By Physics World
Although more famous for their trademark trumpet sounds, elephants also make loud low frequency vocalizations known as “rumbles”, which extend below the range of human hearing. In a new study, a team of geoscientists has tracked the acoustic and seismic signals of rumbles among a family of elephants at a reserve in South Africa. They did this using a relatively low-cost sensor kit – showing promise as an affordable tool for wildlife studies and conservation projects.
In ecology, there is a growing understanding that monitoring animal sounds can reveal a lot about animal behaviour. At the same time, the increasing availability of cost-effective and scalable acoustic sensors is leading to a growing number of animal studies that make use of this technology. Tracking animals in this way also removes the need to physically tag them, which can be logistically difficult and stressful for the animals.
Elephants are big. Given the vast size of their vocal tracts, elephants can produce sounds that are loud and low – with frequencies below the 20 Hz limit of human hearing. As well as travelling through the air, this infrasound can also couple with the ground and propagate through the Earth as seismic waves. Earlier research, reported in Physics World, observed that the seismic component of rumbles could play an important role in long-range communication among elephant herds.
“There is evidence from previous studies that rumbles are used to coordinate movement and spacing of social groups, help individuals find each other, as well as triggering defensive or exploratory behaviour,” said Oliver Lamb of University of North Carolina at Chapel Hill in the US, who led the latest study and presented it last week at EGU2020: Sharing Geoscience Online.
Equipment Costs – The Elephant in the Room
Lamb’s group set out to see if they could get meaningful results using an off-the-shelf device known as a Raspberry Shake and Boom (RS&B). Resulting from a Kickstarter campaign in 2016, the RS&B – based on the Raspberry Pi computer – is popular among educators and amateur seismologists due to its accessibility and cost. While conventional geophysical sensor systems tend to cost thousands of dollars, the RS&B seismo-acoustic is currently sold to researchers for approximately $865.
Lamb and his team took five RS&B units to study a family of seven African elephants at Adventures with Elephants – a 300 hectare area reserve in the north-east of South Africa. During a four-day period in October 2019, the group focussed on reunion events, which tend to involve a significant amount of vocalization. To calibrate readings, they also deployed a collection of more sensitive – but more costly – monitors.
To the researchers’ surprise, the acoustic component of rumbles below 50 Hz was more clearly recorded using the low-cost device than with the more sensitive microphone. This extra information would be useful in ecology studies for distinguishing individual animals by age and size. On the down side, the acoustic range was limited to roughly 400 m, which would only be of practical use in locations where elephants are known to congregate, such as waterholes and food sources.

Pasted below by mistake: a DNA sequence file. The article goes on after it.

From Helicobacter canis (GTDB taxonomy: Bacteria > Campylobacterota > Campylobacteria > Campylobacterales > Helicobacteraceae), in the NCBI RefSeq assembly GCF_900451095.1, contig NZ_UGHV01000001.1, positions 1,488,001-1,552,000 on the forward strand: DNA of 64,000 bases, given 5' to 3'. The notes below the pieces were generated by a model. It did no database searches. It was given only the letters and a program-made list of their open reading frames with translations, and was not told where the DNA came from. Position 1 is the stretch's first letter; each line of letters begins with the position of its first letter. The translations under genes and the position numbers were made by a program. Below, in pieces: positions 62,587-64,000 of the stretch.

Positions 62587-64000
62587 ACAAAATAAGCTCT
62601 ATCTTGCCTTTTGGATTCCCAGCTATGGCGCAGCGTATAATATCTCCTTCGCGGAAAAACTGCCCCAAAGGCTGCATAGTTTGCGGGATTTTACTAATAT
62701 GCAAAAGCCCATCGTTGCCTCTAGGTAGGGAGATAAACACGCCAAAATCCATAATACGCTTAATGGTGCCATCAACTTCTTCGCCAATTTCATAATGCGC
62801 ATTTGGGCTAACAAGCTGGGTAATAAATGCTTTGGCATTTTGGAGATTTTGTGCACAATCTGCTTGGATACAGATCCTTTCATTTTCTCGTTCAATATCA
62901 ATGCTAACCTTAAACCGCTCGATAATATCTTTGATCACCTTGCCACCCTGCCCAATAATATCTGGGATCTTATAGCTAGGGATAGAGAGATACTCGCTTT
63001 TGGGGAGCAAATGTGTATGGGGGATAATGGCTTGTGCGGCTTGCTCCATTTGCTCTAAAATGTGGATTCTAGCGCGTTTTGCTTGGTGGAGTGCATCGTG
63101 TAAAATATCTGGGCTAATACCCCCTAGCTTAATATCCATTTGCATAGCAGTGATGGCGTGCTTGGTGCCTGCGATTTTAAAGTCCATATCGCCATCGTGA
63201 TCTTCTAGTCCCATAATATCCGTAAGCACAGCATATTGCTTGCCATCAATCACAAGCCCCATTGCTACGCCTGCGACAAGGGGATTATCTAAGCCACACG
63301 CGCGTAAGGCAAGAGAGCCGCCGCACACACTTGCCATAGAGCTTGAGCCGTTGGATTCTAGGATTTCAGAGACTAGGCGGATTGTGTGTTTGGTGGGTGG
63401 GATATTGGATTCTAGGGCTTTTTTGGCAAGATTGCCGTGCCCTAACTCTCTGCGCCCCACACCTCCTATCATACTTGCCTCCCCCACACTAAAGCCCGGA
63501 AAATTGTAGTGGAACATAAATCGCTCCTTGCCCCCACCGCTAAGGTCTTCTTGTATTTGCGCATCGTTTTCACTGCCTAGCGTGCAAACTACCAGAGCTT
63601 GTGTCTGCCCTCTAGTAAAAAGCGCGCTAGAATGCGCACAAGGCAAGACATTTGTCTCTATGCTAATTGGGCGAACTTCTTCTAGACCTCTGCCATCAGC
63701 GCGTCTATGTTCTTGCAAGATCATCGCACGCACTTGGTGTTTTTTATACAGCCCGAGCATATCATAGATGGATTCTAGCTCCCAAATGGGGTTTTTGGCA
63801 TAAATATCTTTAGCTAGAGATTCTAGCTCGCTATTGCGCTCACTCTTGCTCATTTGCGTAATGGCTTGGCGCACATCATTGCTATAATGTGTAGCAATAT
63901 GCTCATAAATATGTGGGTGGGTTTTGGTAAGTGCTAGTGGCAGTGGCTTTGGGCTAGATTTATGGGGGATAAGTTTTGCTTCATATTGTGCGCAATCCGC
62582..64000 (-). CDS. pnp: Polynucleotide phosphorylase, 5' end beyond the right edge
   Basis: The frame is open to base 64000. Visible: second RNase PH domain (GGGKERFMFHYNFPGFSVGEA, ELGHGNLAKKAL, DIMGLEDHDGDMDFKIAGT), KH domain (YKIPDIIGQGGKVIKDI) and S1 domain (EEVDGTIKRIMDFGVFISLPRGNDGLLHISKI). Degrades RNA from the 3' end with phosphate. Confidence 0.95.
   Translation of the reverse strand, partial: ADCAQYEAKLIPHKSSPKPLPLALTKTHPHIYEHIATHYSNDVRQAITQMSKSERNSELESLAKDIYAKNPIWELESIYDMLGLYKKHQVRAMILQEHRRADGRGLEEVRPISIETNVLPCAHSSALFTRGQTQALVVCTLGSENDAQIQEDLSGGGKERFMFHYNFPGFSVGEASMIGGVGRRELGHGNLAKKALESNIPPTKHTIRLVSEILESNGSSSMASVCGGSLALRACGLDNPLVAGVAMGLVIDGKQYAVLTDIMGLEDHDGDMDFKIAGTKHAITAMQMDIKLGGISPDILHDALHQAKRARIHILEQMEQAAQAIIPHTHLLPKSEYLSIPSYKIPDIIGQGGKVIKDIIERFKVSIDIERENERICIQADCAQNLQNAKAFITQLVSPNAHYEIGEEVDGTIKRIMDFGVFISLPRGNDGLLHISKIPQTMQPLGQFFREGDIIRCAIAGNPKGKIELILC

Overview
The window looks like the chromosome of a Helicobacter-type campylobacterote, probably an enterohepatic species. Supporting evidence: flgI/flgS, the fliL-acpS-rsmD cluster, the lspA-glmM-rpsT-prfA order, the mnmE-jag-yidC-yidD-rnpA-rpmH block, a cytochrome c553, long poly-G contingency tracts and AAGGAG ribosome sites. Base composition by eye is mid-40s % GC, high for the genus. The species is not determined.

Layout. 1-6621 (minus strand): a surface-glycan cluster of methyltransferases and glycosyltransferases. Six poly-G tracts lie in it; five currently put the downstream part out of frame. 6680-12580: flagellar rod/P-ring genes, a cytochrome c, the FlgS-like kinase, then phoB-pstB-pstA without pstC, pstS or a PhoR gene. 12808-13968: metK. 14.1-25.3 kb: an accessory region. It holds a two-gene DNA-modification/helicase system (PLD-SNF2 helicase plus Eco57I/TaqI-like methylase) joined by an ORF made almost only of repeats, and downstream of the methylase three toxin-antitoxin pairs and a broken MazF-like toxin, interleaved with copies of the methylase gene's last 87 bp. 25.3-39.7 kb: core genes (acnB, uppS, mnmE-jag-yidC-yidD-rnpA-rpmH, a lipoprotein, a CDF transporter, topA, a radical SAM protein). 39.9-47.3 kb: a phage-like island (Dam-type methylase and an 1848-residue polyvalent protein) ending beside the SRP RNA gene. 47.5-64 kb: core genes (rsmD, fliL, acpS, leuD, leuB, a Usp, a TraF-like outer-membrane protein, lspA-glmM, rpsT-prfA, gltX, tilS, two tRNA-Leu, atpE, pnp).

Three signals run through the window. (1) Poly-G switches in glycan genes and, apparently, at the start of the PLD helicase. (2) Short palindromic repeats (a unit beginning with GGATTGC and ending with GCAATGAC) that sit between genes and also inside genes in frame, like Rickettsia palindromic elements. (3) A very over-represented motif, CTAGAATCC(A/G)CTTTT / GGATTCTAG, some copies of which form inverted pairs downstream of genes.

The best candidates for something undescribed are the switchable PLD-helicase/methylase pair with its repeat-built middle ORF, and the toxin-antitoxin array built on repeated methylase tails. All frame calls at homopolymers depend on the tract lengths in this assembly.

Unfortunately, the seismic range of the device was even smaller. Individual rumbles were detected to within 100 m, while elephant footsteps were limited to just 50 m. Describing their results in a paper submitted to Bioacoustics, the researchers suggest they could extend the range up to 1 km by anchoring sensors to rocks rather than burying them in the ground.
Stomping Towards a Monitoring System
In fact, the clarity and range of seismic signals is likely to be affected by a number of factors, according to Tarje Nissen-Meyer, a geophysicist at the University of Oxford in the UK, who was involved in a previous seismic study of elephants in Kenya. “We showed that the distances up to which seismic cues may be detectable were strongly dependent on many factors, including local soil and geomorphology, geological structures, noise environment and the type of elephant motion or vocalization,” he said.
Nissen-Meyer describes the new study as promising and believes the range could be extended with just a few alterations to the experiment set up. “I personally maintain that seismic monitoring of wildlife in the savanna can indeed be a viable path forward since seismic signals are, as seen in the Lamb study, detectable with little effort compared to approaches such as tagging after tranquilizing.”
But even with range limitations, the study could still represent an important step towards developing a practical system for elephant monitoring. One of the goals of tracking wild animal vibrations in Africa is to develop early warning systems that could alert park wardens of distressed animals or even the presence of poachers.
“Aside from the noises generated by the elephants, the Raspberry Shake and Boom can also pick up noises generated by humans either from the vehicles they use and, if the conditions are right, the footsteps of the humans,” said Lamb. “We are exploring the potential of integrating the Raspberry Shake and Boom sensor into some kind of package that can be deployed in game farms, game reserves and national parks, especially those that cannot afford the expensive technologies found at Kruger National Park and some private reserves.”